As you might have noticed, BubTar is a kind and sensitive soul, which makes him the ideal sibling for KayTar in a multitude of ways. It almost means the biggest thing he struggles with is keep emotions in check, at least to a point. Weeping and gnashing of teeth is not an appropriate response to "Time to brush your teeth." These are the sorts of things he has to be reminded of frequently, because everything just feels so giant in his heart. On the flipside of that coin, while KayTar can be a highly emotional (sometimes to the point of volatile) little girl, she has no grasp of the feelings of others. She doesn't even understand people HAVE feelings. She surely doesn't understand how someone else's feelings can be hurt or what that even looks like.
So this week, I have been treated to several showing of this little play.
[enter BubTar, stage right. Briskly walks across the stage and dashes up the stairs. A door slams]
Mom: BubTar, what's wrong?
BubTar: She hurt my feelings. She doesn't even CARE. I'm NEVER COMING OUT. NEVER. I WILL JUST STAY IN HERE FOREVER. FOREVER! [cue heaving sobs]
KayTar: Where's BubTar? BUBTAR! Pum back hee-yah!
Me: BubTar is SAD. You made BubTar feel sad.
KayTar: [cue crickets]
Me: BubTar is crying.
KayTar: Stop dat cwhyin.
Me: Say "I'm sorry BubTar."
KayTar: I sorry BubTar.
Me: BubTar! Did you hear that? She said she is sorry.
BubTar: [opens the door]
KayTar: BubTar! Ef you are, BubTar! Come hee-yah!
Me: KayTar, can you HUG BubTar and say you are sorry?
KayTar: [willingly complies]
And off they run together, until it happens the next time.
Then I beat my head against the wall because I don't know how to stop the cycle, except to split them up, which I usually end up doing, at least for a short time. Neither of them are fond of that either, because they do love to be together. Here is my dilemma, Josh and I have explained to BubTar that she doesn't understand what feelings are or how she hurts them. She is only aware of herself. But that doesn't stop his little heart from being stomped on several times a day. And KayTar, she doesn't even know anything has happened, she surely can't rectify it or stop the behavior without knowing what it is. And so I am stuck being the referee between two people who seem to speak completely different languages. BubTar with all his understanding and KayTar with all her knowledge. I don't know how to bridge a gap like that.
KayTar does have some understanding of her own feelings, when she cries she frequently says, "I cwhyin! I sad, Mommy!" but that same knowledge doesn't translate outside of herself. You can show her a frowning picture and she could label it "Sad." but she doesn't understand what that means for the other person. She is labeling a object, not recognizing the emotions of another person. It all seems very fine line, but I am with her daily and she doesn't grasp the notion that there are feelings that exist outside of herself. She is interactive and loving and all sorts of wonderful things, but awareness of others is not one of those strengths. It falls into that pesky category of abstract concepts that she doesn't have a handle on. But this one, unlike the others, is a bit problematic in every day life. It creates a situation that is very hard to mediate fairly. I won't discipline her for something she can't understand, but I also don't want BubTar to continue having his wee heart stomped on repeatedly. It is a tough spot.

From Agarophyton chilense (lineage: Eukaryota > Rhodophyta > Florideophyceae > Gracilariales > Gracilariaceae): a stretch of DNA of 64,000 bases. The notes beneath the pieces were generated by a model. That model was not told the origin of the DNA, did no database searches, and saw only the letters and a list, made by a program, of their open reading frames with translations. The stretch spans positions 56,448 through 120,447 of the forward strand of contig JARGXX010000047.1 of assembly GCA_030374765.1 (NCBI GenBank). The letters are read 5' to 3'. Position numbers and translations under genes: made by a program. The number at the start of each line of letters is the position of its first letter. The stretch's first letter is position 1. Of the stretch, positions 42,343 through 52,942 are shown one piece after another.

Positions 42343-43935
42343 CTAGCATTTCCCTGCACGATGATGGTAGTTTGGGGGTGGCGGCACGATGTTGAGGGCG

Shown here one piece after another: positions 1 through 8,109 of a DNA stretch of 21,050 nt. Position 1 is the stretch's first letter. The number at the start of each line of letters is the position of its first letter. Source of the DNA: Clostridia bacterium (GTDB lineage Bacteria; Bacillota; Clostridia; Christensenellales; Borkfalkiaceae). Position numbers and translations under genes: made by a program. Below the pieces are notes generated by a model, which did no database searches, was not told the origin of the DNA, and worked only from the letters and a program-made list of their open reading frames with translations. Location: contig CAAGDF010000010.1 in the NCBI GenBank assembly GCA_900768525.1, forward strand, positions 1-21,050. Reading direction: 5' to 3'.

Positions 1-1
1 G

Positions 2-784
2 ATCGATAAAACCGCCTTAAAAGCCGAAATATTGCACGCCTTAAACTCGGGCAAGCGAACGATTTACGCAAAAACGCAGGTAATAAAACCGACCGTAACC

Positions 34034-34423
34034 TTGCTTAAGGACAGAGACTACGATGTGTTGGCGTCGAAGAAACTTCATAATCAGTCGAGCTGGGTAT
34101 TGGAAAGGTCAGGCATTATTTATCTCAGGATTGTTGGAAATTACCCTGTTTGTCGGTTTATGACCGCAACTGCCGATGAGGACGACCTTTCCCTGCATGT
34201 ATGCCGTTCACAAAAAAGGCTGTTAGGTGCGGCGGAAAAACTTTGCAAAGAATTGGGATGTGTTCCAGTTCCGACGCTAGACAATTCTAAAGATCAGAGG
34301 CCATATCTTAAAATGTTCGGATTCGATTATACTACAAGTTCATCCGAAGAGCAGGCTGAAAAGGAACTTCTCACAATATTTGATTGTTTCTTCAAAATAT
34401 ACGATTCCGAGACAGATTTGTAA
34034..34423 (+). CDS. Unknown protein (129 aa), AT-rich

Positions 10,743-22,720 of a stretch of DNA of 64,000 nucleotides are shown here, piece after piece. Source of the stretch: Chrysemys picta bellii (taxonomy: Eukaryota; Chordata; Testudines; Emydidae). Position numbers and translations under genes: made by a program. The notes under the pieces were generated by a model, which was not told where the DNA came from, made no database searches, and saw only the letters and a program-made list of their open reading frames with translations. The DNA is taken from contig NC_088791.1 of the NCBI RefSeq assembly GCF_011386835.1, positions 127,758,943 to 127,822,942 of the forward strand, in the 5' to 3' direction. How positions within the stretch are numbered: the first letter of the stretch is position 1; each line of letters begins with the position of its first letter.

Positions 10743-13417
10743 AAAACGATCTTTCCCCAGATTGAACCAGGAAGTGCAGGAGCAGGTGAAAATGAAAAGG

The thing is, and feel free to chime in on this, I don't know if this is a KayTar-specific problem or an age-appropriate problem. The diagnostician at her Big Eval said that emotional awareness isn't usually present at this age, but I know from my experience with BubTar it was, at a much earlier time no less. However, he has a giant heart and a strong emotional awareness in general and it might just be him. From literature I've read, it does seem to be something acquired between the ages of two and three, and from my experiences with other kids KayTar's age it does seems to be something typically present. Most kids, I think, are showing some sort of concern for others by now. If they saw a loved one crying, they might attempt some sort of unprompted comforting. Or maybe just say, "Are you sad?" Or if someone fell down and got hurt, they might acknowledge it in some way. If you have a NT (neuro-typical) child KayTar's age, do they have any sort of emotional awareness outside of themselves yet? Do they acknowledge the feelings of others in any way? Or attempt to extend comfort? If your child doesn't have this sort of awareness, how do you navigate these kinds of situations? And you know, any other sort of information you think would be helpful. It takes a village and the Blogosphere makes a pretty nice little village, I think.